by Michael T. McPhearson
This article was originally published on Nov. 11, 2022, and has been republished in observance of this year’s Veterans Day.
If you Google “How many years has the U.S. been at war?” I’m sure the answer will shock you. I’ll let you do it for yourself. Some will not believe the source; others will accept it at face value. But as a combat veteran who joined the U.S. Army at 17 and grew up in Fayetteville, North Carolina, near Fort Bragg, I have watched the U.S. wage war for over half a century.
Continue reading OPINION | Honor My Service by Being Honest About U.S. Addiction to War
by Michael T. McPhearson
Like most U.S. Americans, I am weary of the near-daily stories of gun violence and killing. It’s overwhelming. But unlike most people in the U.S., I have seen the pain and suffering in the aftermath of the violence. My experiences in more than two decades have pushed me to see that whether it’s war, street violence, police killings, mass shootings, or suicides, the pain of losing loved ones is the same, and people always ask, “Why?”
Continue reading OPINION | This Memorial Day, Think About Honoring the Dead by Protecting the Living
by Donald A. Smith
Congress, the media, and the public are almost unanimous in their support for what has become a proxy war with Russia, as Ukraine tries to repel Russia’s February invasion.
Anyone who omits the word “unprovoked” when referring to that invasion or who questions the wisdom of the proxy war risks being called a Putin apologist.
Continue reading OPINION | Playing Russian Roulette in Ukraine With Rep. Adam Smith
by K.D. Senior
Percy tied his apron in the back and took a deep breath. He knew it was going to be a long day. He grabbed the broom by its handle and began to sweep the floor; he knew Mr. Hopkins would complain if he didn’t at least see him sweep. This is what life after war was like. At least it was not the trenches, he thought to himself. During the course of his day, he reminisced about what his life was like before the one year war. Percy didn’t have to wonder what it was like after; he lived that day by day. He figured that this was the best it was going to get for a negro veteran in 1922. Still, he was grateful to Mr. Hopkins for taking him in, ’cause work was scarce after the war. While stacking cans, sometimes out of the corner of his eye he would see grenades. Some of those times when cans dropped, a slight gasp would escape his lips, followed by a sigh of relief when he realized he was not in the trench but a grocery store in Harlem, where he now, in contrast to his former glory, grudgingly swept the floor and stacked cans.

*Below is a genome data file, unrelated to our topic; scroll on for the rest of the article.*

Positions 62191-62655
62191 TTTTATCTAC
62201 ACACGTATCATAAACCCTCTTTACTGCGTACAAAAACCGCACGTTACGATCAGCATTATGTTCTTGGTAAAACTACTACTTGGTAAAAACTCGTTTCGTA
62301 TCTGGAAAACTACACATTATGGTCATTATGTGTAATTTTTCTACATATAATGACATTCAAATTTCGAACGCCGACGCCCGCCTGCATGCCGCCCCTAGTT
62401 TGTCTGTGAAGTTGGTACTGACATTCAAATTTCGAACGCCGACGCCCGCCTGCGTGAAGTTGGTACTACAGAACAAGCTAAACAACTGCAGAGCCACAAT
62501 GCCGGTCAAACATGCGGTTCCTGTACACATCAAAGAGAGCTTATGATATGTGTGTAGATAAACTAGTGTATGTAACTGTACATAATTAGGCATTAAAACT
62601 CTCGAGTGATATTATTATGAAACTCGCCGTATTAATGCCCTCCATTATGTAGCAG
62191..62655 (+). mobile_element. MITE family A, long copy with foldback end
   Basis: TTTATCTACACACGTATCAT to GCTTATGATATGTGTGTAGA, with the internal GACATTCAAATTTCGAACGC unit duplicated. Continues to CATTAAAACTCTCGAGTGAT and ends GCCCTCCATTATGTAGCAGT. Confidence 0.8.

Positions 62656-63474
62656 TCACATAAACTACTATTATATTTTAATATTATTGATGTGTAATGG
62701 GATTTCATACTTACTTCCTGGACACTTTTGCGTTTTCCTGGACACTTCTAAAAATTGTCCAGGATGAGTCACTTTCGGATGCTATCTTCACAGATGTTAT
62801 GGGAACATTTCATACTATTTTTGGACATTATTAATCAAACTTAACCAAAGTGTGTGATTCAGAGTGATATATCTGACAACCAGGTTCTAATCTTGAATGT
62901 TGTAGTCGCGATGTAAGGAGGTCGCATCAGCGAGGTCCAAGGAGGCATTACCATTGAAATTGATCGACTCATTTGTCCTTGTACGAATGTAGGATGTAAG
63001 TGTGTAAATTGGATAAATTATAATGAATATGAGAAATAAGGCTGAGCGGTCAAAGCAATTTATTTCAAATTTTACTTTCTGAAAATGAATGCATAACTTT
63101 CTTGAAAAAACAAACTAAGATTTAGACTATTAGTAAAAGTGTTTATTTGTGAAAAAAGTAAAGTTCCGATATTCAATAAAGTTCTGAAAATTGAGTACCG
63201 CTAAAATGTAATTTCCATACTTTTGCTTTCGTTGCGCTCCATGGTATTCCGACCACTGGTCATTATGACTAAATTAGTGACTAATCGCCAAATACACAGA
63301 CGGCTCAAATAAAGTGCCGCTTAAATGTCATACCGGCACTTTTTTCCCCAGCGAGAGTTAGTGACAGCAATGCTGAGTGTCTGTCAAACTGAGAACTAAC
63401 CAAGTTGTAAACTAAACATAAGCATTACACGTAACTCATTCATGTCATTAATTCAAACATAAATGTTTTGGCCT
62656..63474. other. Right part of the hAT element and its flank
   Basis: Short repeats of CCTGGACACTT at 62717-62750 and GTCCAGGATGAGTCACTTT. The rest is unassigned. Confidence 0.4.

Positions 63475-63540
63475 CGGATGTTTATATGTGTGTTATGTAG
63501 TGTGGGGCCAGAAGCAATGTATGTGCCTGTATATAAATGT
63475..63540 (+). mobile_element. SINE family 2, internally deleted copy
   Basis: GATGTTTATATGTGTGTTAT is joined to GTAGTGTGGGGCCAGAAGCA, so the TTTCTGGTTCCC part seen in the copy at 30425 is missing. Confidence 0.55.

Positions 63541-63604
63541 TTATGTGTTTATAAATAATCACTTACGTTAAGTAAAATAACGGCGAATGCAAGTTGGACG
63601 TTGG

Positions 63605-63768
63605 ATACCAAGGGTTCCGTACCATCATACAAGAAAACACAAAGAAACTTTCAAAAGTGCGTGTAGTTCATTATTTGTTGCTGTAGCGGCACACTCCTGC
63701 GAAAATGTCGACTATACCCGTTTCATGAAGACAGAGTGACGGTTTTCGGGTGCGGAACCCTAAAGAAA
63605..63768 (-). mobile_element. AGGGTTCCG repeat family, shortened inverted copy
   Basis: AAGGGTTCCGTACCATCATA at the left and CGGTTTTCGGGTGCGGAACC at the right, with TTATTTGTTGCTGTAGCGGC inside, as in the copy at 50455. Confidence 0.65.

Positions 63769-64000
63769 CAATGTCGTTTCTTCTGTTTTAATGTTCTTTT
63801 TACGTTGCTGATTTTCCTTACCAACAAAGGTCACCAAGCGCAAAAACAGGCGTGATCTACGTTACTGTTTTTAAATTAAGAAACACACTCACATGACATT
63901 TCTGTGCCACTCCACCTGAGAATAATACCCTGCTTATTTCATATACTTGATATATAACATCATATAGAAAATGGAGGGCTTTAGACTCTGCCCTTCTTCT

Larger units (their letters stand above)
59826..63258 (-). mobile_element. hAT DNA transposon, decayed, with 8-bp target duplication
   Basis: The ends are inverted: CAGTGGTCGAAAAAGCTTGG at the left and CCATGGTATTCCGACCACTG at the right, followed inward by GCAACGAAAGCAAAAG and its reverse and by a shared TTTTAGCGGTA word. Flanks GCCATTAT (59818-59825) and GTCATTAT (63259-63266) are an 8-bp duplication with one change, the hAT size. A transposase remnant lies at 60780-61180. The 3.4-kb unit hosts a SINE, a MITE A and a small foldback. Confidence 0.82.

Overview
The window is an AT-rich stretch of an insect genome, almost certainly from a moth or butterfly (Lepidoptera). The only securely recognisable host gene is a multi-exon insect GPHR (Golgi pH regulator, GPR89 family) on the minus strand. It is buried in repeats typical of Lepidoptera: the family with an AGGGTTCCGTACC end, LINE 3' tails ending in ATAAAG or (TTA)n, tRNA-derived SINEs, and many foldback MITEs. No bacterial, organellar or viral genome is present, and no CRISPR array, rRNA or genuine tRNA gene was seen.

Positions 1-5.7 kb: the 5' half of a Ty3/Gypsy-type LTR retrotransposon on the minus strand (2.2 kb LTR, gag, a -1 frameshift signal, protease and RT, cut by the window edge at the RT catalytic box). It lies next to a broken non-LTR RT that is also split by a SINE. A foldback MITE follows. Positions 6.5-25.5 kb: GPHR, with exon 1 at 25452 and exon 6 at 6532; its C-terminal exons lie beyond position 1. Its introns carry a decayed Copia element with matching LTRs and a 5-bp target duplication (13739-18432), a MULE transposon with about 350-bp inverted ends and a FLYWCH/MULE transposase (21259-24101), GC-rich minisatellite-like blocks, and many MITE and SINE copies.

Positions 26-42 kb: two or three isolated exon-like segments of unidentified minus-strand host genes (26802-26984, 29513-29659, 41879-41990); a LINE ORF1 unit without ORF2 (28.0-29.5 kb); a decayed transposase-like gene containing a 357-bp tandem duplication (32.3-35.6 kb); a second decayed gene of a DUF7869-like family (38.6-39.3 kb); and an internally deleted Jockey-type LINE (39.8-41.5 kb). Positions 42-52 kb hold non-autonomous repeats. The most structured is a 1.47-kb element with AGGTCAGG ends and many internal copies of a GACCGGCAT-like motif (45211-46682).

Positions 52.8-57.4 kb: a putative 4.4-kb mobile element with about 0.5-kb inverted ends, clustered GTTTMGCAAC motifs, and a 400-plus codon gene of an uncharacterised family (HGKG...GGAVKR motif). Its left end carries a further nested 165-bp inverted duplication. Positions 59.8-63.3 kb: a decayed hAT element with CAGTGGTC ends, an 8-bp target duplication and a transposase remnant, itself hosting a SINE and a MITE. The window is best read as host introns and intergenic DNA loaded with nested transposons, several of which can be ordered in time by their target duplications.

He tried to remember the smell of his mother’s cooking, but like many things before the war, the memories seemed to evade him. He remembered how that memory carried him through hours of kitchen detail. He wished it would somehow carry him through this. One thing the Army taught Percy to do well was how to hate menial tasks, such as the one he was currently engaged in. Mr. Hopkins sauntered in from the back with a morning paper wrapped in his chubby fist. “Mornin’ Percy, I see you’re sweeping, and I ain’t even have to tell you!” said Mr. Hopkins as he took his seat at the counter, unlocking the register. “We got four cases of canned peaches that need stacking, so after you’re done with the store, take a break and then get to it.” Percy paused for a moment and recalled a portly master sergeant named Wilkins. He talked rot sometimes, but he was still good people.“Yessir.” Percy grinned to himself and popped to attention. “Don’t you start with that army bullshit.” Hopkins said. “No, sir, wouldn’t dream of it.” Percy went back to sweeping. He laughed to himself.
Continue reading FRIDAY FICTION: Demon of the One Year War